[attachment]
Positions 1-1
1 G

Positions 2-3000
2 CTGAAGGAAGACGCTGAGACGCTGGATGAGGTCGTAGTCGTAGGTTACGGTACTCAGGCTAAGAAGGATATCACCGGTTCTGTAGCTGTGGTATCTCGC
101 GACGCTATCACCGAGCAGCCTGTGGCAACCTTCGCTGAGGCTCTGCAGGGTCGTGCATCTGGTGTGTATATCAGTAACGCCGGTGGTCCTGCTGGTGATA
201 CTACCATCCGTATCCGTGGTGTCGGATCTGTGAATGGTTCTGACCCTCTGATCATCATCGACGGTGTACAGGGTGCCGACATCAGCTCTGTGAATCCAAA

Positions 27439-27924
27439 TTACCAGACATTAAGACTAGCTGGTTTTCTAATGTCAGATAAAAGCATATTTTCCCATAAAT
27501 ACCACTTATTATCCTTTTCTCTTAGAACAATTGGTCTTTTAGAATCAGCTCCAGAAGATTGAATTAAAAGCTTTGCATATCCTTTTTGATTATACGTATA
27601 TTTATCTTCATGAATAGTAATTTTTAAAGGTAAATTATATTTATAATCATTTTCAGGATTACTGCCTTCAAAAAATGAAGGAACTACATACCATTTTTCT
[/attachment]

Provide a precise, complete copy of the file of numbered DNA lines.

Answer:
Positions 1-1
1 G

Positions 2-3000
2 CTGAAGGAAGACGCTGAGACGCTGGATGAGGTCGTAGTCGTAGGTTACGGTACTCAGGCTAAGAAGGATATCACCGGTTCTGTAGCTGTGGTATCTCGC
101 GACGCTATCACCGAGCAGCCTGTGGCAACCTTCGCTGAGGCTCTGCAGGGTCGTGCATCTGGTGTGTATATCAGTAACGCCGGTGGTCCTGCTGGTGATA
201 CTACCATCCGTATCCGTGGTGTCGGATCTGTGAATGGTTCTGACCCTCTGATCATCATCGACGGTGTACAGGGTGCCGACATCAGCTCTGTGAATCCAAA

Positions 27439-27924
27439 TTACCAGACATTAAGACTAGCTGGTTTTCTAATGTCAGATAAAAGCATATTTTCCCATAAAT
27501 ACCACTTATTATCCTTTTCTCTTAGAACAATTGGTCTTTTAGAATCAGCTCCAGAAGATTGAATTAAAAGCTTTGCATATCCTTTTTGATTATACGTATA
27601 TTTATCTTCATGAATAGTAATTTTTAAAGGTAAATTATATTTATAATCATTTTCAGGATTACTGCCTTCAAAAAATGAAGGAACTACATACCATTTTTCT